Solve The Problem Of Not Getting Enough Sleep
We’ve all suffered from a night of fitful sleep. You know the drill; your head hits the pillow and suddenly you’re wide-awake – more awake then you’ve felt all day, perhaps. You close your eyes but your mind spins with ideas, worries and plans for the future. As the clock bends its way into the wee hours, you’re becoming more anxious with each ticking second. Why are you still not asleep? You want to make sure you’re getting enough sleep and without a few good hours you’ll be foggy and disoriented.
Stress Can Disrupt Sleep
Anxiety and stress can be major culprits for interrupting and/or preventing a night of sleep. These symptoms include a general feeling of tension, getting caught up in the past or future, feeling overwhelmed, or generally feeling “revved up.” In today’s go, go, go world, frequently experiencing anxiety and stress is becoming the norm. In fact, a study released this year shows Americans’ anxiety levels (especially as it relates to health, safety and finances) are increasing.
Prioritizing self-care practices is key for managing feelings of overwhelm and speediness. Often though, a primary recommendation on that list is, you guessed it, getting enough sleep. So, what do you do if not getting enough sleep is making you stressed and you know you need more sleep to stop stressing? For those who struggle with sleep, it often is a compounding problem.
Create A Routine
As sleep experts advocate, it’s important to begin winding down for your evening with a nighttime routine. This can include things like turning off screens, engaging in relaxing activities like stretching and writing, and prepping your senses by inviting in comforting objects and smells.
Another tip, that is sometimes not considered, is supplementation. No, we’re not talking about sleeping pills, but rather a natural vitamin that supports sleep. What is this miracle worker, you may ask?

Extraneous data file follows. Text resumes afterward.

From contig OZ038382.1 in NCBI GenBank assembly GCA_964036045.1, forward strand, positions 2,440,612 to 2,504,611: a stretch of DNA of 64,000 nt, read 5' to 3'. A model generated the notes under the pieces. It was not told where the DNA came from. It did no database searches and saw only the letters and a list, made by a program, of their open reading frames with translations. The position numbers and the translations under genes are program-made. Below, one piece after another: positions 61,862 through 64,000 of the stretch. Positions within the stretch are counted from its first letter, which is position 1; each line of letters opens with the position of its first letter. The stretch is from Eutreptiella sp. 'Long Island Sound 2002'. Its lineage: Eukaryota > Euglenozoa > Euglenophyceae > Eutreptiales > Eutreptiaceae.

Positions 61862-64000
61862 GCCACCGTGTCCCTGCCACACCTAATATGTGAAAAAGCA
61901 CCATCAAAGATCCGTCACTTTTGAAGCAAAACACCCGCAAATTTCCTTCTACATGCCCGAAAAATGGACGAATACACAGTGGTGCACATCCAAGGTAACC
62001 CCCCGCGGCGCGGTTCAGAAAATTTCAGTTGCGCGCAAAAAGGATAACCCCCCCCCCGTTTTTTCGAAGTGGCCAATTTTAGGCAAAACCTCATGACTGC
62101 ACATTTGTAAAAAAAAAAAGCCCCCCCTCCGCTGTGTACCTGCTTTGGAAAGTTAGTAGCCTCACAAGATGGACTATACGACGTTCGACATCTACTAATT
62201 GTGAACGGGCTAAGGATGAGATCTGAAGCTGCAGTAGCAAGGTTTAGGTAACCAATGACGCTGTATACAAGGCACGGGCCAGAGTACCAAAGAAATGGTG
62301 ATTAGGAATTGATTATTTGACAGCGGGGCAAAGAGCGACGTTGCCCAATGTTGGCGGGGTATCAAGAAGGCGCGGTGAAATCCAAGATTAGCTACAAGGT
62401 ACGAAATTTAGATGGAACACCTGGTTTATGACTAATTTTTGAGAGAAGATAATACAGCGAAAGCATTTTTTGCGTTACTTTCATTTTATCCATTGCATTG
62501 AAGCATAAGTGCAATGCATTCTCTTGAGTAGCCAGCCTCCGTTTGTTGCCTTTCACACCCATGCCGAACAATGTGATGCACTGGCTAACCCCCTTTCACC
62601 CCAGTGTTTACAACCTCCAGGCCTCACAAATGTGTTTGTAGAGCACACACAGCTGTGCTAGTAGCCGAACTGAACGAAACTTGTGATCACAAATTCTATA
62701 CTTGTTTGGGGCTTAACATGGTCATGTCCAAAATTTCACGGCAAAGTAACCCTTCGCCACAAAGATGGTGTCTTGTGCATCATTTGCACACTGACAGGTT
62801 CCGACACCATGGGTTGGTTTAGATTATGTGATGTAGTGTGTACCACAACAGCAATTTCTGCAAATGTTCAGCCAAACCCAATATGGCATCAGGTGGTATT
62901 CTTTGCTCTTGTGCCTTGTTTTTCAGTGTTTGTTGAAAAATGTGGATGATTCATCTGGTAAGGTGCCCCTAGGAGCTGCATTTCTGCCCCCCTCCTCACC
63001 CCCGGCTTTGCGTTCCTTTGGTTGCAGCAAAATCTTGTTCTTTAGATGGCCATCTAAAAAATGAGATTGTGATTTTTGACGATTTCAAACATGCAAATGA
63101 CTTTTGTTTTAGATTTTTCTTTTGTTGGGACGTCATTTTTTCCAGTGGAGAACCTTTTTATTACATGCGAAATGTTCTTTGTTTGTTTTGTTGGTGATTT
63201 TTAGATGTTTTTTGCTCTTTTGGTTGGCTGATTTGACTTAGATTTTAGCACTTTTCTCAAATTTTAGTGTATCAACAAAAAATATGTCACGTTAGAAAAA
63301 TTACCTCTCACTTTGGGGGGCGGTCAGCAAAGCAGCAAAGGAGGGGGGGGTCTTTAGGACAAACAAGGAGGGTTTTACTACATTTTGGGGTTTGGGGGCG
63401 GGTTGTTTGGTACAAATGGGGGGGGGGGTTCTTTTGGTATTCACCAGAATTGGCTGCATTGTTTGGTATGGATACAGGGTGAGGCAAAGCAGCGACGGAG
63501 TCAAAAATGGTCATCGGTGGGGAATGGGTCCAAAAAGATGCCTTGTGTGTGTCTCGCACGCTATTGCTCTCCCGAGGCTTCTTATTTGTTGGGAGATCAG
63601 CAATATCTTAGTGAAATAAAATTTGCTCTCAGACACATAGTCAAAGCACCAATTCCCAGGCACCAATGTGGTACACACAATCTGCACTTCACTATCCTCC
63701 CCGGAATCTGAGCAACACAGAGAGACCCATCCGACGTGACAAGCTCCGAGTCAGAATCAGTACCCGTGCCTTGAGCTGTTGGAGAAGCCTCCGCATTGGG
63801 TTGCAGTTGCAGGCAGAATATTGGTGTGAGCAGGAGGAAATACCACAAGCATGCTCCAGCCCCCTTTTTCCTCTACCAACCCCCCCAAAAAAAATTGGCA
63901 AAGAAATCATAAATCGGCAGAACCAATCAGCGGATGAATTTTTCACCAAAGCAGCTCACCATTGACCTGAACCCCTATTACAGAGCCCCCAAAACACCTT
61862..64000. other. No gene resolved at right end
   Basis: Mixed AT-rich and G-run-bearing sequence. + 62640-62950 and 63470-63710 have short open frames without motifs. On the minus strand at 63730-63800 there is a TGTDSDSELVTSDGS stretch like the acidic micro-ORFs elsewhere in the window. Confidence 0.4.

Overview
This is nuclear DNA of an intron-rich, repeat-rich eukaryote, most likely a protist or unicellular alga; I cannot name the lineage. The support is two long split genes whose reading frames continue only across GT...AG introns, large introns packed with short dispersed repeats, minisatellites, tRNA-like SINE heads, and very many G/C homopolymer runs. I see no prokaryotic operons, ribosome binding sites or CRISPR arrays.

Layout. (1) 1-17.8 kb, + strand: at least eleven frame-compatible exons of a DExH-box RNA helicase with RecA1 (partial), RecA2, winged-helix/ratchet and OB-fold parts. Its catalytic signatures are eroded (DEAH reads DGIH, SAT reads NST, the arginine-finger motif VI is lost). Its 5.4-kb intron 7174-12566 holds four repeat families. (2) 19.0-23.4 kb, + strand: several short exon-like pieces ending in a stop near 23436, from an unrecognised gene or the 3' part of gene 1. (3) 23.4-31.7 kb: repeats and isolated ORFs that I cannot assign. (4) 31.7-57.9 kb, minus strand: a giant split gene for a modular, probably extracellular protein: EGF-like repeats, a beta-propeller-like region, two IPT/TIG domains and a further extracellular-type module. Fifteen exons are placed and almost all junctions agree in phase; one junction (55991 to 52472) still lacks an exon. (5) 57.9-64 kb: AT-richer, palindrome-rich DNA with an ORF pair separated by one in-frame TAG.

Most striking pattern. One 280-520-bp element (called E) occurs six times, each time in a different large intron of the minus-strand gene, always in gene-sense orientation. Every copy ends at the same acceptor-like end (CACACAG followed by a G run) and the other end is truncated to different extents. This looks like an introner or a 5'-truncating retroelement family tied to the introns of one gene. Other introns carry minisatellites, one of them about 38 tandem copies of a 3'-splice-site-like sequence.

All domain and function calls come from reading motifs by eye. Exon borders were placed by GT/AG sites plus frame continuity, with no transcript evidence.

The Incredible Benefits of Magnesium
Magnesium is one of seven essential macro-minerals that the human body needs to function optimally. It’s particularly associated with sleep-promoting, stress-reducing, disease-protecting benefits.
“I talk often with my patients about the importance of magnesium, and it’s critical—and sometimes under-recognized—role in sleep and overall health,” says Dr. Michael J. Breus, The Sleep Doctor. I’ve seen many patients benefit from increasing their magnesium intake, through diet and supplements. It’s not uncommon for people, especially women, to have less-than-optimal magnesium levels.”
What Magnesium Can Do For You
Sleep Better. Insomnia is actually a symptom of magnesium deficiency. You may also have low levels if your sleep is restless. Supplementing with magnesium can rid you of that feeling of not getting enough sleep and improve overall sleep quality.
Reduce Stress. Magnesium encourages general relaxation due to increasing GABA (gamma-aminobutyric acid) an important neurotransmitter in the central nervous system. Conversely, low GABA is associated with feeling more stressed and anxious.
Manage PMS. Studies show that getting enough magnesium can help reduce symptoms associated with PMS such as mood swings, irritability, anxiety and bloating.
These are just a few of magnesium’s benefits. Other perks include: helping to maintain bone density, regulating your heartbeat, addressing restless-leg syndrome, regulating blood sugar and metabolizing glucose, improving insulin sensitivity and relieving pain.
How Much Magnesium Do You Need?
Most doctors recommend between 100 and 350 mg daily. Start on the low end and gradually increase. Adverse effects of taking too much magnesium can be diarrhea, stomach upset and bloating.
What To Look For When Choose A Magnesium Supplement
In your supplement aisle, you’ll likely see lots of different forms of magnesium. Which one is best for you depends on what you’re taking it for. In general, to support sleep and relaxation, magnesium glycinate is your best bet.
Here’s a breakdown of the different types and forms of magnesium and their benefits.